COLUMBIA — Retired telecommunications worker Greg Heifner recalls thinking during the 9/11 attacks: "What am I going to do with my life now? Am I going to just stay on my farm and clip coupons, or am I going to get actively involved in making a change?"
He chose the latter, and now runs a company that helps restore communication after disasters strike.
Five years ago, the Missourian spoke to Columbia residents — including Heifner — about how the 9/11 attacks changed their lives ("Our Lives: Five years later," part one and part two). In the days leading up to the attacks' 10th anniversary, the Missourian touched base with some of the people we spoke to in 2006, to see if and how their perspectives had changed. This is one of two stories.
Greg Heifner, founder and CEO of Orbital Data Net Inc., a satellite communications company based in Columbia
In 2006, he said: "I want to be able to help people and make a living at the same time. I don't think those two are mutually exclusive."
Greg Heifner recalled watching events unfold on Sept. 11, 2001, and thinking of ways his engineering background could help.
"When the buildings came down, they didn’t have the ability to even talk to each other," he said. "The police department couldn’t communicate with the fire department who couldn’t communicate back to the National Guard. I thought that was ridiculous."
Inspired by the loss of communication among emergency responders who arrived at ground zero, Heifner used his experience in communications technology to launch Orbital Data Net Inc. in June 2002. The company restores communications in the aftermath of disasters by using satellite technology.
The first major contract signed by Orbital Data Net was with the state of Louisiana after Hurricane Katrina in 2005. Six years later, seven states use the networks as do agencies like NASA, the American Red Cross and the Missouri State Highway Patrol.
Besides Katrina, Heifner’s company has aided communication during disasters including hurricanes Gustav and Ike in 2008 and the tornado in Joplin in May.
Although his company’s expansion has been slow, Heifner said he is satisfied with the progression.
“Its really been unfolding so far as I planned it,” he said. “It’s proving itself more and more valuable.”
David Currey, director of International Students and Scholar Services and assistant director of the International Center at MU
In 2006, he said: "There was a perception that the U.S. was closing its doors (but) maybe we have turned the corner."
As he watched the events on 9/11 unfolding from the International Center's conference room, David Currey remembers worrying for his students.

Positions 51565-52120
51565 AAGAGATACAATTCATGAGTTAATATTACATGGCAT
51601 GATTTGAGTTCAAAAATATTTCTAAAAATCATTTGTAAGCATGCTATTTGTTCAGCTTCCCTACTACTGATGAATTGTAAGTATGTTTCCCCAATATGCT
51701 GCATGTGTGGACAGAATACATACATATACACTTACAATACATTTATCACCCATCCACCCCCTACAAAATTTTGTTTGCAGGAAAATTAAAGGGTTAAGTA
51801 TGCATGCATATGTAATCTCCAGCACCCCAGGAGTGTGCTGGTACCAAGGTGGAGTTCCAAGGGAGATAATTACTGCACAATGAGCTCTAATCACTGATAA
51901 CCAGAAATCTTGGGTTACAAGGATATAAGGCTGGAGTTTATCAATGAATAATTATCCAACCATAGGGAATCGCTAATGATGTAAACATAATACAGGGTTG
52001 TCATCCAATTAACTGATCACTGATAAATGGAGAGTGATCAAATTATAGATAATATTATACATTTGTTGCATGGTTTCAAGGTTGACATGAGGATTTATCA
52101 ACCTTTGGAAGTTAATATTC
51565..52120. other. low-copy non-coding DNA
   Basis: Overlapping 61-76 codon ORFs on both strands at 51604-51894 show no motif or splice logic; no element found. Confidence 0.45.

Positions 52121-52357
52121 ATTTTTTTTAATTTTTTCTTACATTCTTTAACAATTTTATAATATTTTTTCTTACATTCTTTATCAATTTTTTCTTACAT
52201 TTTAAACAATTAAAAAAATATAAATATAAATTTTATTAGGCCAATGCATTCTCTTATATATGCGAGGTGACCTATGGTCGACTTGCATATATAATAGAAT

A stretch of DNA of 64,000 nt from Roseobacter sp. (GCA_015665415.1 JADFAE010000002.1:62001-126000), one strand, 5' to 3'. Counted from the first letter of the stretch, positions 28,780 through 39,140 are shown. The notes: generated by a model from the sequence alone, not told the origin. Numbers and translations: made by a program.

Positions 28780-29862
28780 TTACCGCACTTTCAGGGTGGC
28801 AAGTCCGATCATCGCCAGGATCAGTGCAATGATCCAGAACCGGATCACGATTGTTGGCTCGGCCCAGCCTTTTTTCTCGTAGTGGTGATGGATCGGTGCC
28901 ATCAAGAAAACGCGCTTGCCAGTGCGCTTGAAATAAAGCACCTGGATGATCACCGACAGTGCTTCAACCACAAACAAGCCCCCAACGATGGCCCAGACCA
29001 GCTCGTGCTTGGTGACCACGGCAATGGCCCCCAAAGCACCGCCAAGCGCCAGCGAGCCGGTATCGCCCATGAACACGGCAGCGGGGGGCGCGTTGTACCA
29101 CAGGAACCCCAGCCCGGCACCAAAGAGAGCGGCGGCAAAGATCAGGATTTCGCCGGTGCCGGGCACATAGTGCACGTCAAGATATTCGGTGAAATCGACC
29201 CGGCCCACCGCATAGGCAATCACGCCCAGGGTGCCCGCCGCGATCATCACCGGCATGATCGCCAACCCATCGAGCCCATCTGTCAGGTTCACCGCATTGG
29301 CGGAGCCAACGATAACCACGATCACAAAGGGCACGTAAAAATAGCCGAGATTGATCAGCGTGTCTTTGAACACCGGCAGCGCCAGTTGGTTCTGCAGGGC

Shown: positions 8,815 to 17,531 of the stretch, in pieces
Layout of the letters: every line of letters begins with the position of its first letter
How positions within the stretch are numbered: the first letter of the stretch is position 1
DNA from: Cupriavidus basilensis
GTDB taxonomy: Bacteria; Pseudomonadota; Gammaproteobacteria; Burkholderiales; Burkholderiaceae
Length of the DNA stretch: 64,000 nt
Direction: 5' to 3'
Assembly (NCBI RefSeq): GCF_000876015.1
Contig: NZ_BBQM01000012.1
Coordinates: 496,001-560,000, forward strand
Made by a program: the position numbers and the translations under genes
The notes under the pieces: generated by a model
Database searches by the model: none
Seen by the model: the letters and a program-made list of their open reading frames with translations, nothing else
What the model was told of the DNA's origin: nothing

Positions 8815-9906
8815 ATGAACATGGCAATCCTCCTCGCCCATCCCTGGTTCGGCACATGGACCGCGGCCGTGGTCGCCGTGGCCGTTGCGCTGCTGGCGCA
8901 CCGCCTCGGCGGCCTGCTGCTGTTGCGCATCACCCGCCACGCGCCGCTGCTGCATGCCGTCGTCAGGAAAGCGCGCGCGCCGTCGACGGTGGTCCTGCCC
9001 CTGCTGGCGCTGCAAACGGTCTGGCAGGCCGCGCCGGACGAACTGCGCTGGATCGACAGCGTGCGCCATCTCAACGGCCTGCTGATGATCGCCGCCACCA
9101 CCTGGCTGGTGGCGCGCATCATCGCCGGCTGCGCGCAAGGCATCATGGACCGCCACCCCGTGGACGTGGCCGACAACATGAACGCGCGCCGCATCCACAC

“I think there was a normal anxiousness that reactions to the 9/11 attacks could result in some type of reaction or retaliation toward anyone that might look like they were from the Middle East,” he said.
Although all the students who temporarily withdrew from MU during fall 2001 returned in the spring, international enrollment dropped after the attacks and remained static between 2003 and 2006.
“MU’s plateau was actually a better scenario than the dramatic declines many U.S. institutions experienced during that same time frame,” Currey said. “International students may have felt that the U.S. was making it more difficult to obtain students visas, though this was not the case.”
When Currey was interviewed in 2006, he was beginning to see enrollment numbers increase; that upward trend has continued.
MU has an estimated 1,800 international students this fall — up from 1,314 in 2001, a nearly 37 percent increase. That number includes about 800 visiting scholars — from more than 100 countries, Currey said.
Mark Prelas, MU nuclear engineering professor
In 2006, he said: "We've talked about 9/11 a lot because the class is on terrorism, and it is the largest terrorist attack we've ever had."
Mark Prelas was teaching his course, "Science and Technology of Terrorism," when the attacks occurred.
He said that though the course had only 17 students enrolled at the time, the 40-seat room was often full after the attacks. The course has been offered every semester since; about 30 students typically enroll.
Prelas has noted a shift in the reason students enroll in his course.
“At first, it (9/11) was some sort of an event that was rare, and they were more curious than anything else,” he said. “Now, we get students who want to have a background in this because they think it will help in future jobs. We have people who think it will help them in terms of their interest in political science, medicine, law, journalism. There’s an impact on all professions that having a class like this is useful.”
Prelas said the course material has been changing because of the changing nature of terrorism. To keep the material current, he and his co-instructors, Dabir Viswanath and Tushar Ghosh, bring in experts from campus and from out in the field.
The first change has been the terrorists’ targets, he said. The attacks on the twin towers began a trend of terrorists targeting large numbers of civilians rather than more concentrated, military-related targets.
Technological advances have also changed terrorists’ methods, he said. Terrorists groups have used the Internet to post information on who to attack, where to attack and instructions on how to make weapons.
“In 2000, we didn’t have smartphones — we had cellphones,” Prelas said. “The smartphone is a great tool for networking and being connected, but it’s also a great tool for being used as a weapon.”